The woodworking world seems to be a flutter with talk of Nailed or Board Furniture. I’ll admit there is something exciting about quickly building a nice piece of furniture with little concern about complex joinery. More importantly, my wife really likes the idea too. So with the intent of giving the style a try I began to think about the tool kit needed for this straight forward style. It is startling just how few tools you need when it comes to a piece built entirely with dados, rabbets,grooves, and the occasional tongue & groove joint.
Let’s assume you are starting with already milled home center lumber. And why not seeing as most of this furniture was painted. I’ll also skip the sizing tools because whether you use a power tool or hand saw, these tools don’t differ much from a more complex style of furniture making. So you have your pieces sized and you are ready to begin joinery.
This is it. This style of furniture could be a great introduction for the woodworker looking to build a piece by hand because there are so few tools needed. This is a modern version of the tool kit as I have included several tools from modern makers like Lee Valley and Lie Nielsen. There are scores of cool wooden planes you could use instead of the modern more expensive counterparts.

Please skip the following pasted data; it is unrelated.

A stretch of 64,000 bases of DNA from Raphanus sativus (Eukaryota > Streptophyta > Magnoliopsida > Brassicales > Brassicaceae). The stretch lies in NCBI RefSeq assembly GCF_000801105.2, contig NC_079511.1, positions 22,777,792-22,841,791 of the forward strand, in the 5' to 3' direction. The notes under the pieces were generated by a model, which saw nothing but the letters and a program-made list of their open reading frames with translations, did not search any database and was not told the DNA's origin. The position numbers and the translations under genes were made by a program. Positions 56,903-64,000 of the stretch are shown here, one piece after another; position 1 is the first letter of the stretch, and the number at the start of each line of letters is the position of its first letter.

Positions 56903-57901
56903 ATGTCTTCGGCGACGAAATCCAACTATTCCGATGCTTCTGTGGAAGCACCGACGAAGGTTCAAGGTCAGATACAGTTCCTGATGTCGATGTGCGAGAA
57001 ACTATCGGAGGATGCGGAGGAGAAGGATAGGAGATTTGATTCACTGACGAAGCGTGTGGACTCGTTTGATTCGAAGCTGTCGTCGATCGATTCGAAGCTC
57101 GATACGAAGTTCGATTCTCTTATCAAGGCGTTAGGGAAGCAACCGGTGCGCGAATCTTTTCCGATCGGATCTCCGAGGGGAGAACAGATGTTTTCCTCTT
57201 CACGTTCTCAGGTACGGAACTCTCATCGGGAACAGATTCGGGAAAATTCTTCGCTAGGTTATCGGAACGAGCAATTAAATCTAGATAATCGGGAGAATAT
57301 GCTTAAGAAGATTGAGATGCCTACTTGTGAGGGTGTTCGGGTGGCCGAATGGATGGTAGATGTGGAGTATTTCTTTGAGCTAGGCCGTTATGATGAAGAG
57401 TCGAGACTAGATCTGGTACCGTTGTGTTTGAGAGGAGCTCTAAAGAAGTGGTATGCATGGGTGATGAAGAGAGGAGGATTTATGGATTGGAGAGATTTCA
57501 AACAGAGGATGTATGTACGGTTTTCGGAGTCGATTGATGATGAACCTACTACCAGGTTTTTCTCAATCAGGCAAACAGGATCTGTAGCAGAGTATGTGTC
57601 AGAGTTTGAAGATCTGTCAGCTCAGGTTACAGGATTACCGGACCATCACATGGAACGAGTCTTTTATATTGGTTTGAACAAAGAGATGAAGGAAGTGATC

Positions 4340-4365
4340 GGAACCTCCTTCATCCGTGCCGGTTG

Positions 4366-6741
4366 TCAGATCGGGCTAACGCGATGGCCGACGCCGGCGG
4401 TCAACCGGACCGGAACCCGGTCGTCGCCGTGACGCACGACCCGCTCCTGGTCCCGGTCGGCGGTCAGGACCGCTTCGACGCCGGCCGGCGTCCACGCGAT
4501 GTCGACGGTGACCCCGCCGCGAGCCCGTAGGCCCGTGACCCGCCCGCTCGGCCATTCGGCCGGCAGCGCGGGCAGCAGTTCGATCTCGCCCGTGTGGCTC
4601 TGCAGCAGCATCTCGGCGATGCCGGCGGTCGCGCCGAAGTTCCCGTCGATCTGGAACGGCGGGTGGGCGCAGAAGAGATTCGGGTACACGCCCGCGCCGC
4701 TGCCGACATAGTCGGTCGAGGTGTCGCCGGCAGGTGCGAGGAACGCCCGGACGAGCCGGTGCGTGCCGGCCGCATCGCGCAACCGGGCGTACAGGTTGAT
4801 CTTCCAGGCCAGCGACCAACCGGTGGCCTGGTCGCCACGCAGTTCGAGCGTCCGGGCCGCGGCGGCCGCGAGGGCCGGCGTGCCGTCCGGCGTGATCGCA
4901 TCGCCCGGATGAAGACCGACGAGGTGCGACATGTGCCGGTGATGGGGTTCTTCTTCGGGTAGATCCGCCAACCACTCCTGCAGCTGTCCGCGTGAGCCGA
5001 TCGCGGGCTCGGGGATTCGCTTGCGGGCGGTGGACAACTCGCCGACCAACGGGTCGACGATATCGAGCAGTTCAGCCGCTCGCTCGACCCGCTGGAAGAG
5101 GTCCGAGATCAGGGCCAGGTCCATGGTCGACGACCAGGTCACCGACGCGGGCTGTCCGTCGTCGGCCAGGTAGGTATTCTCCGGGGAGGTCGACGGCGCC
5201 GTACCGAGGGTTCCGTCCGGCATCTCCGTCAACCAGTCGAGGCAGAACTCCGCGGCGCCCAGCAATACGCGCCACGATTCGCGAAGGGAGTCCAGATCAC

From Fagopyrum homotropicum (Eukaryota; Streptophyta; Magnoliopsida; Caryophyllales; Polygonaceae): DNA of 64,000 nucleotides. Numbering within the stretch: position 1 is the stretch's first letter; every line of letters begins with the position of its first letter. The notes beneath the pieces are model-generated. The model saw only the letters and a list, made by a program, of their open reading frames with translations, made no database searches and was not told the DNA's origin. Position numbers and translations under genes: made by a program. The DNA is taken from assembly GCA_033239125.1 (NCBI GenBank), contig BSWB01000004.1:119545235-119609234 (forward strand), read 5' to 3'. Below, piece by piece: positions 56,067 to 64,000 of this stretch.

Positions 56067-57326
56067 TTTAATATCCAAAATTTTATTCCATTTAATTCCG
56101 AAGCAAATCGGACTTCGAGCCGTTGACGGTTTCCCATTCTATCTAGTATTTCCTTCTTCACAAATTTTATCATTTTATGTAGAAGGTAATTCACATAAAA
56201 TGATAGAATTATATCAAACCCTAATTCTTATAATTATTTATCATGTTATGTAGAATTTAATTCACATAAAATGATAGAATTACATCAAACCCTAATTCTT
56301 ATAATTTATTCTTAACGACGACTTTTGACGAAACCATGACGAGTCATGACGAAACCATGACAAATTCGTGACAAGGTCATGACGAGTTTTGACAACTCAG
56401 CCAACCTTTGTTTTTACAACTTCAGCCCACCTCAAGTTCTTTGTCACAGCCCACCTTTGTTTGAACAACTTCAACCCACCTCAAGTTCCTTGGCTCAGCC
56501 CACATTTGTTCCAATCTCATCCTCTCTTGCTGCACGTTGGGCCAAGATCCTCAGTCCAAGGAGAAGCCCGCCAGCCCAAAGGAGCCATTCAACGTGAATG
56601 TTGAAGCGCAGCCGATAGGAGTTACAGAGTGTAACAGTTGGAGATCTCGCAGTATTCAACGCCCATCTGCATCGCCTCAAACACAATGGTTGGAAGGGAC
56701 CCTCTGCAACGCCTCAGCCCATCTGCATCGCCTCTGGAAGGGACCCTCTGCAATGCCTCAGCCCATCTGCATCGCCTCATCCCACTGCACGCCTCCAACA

This is also an all around tool kit that eschews dedicated tools for more utility tools. For instance, dados can be cut very quickly with a dedicated dado plane. The set width plane has nickers that score across the grain on both sides of the joint and will sink the dado very quickly with only one tool. My problem with this technique is that you need a separate plane for every new width of dado you cut. Not that you will be making many different sizes but just like plywood is never the same thickness, your joined boards may not all nicely fit into the fixed width that dado plane provides.
I prefer to cut dados with a saw, chisel, and router plane. I can scribe the profile of the joint off the board to be joined, saw the sides, whack out the waste with a chisel, and refine the depth with my router plane. That process can actually be even faster once you get the hang of it.
The remaining joinery is cut with dedicated but adjustable planes. Plow plane for grooves, Rabbet plane for rabbets, and Match Plane for Tongue and Grooves. Of these the T&G plane is not adjustable but it cuts the joint on a 1/2″ center which is great for relatively thin back boards where this joint will be used most.
As far as the nails themselves, these are installed first with the eggbeater drill to create the pilot but modern cordless drills work just fine here too. I most often use a standard fine finish cut nail but for more delicate parts, I will use a headless brad. Finally, when I want to show off my nails proudly I have wrought head nails that stand proud and add a rustic feel.
The above tool kit is very small, extremely quiet, and highly efficient. You never know, maybe even an extremely slow builder like me can produce furniture in a weekend this way.Google+ Profile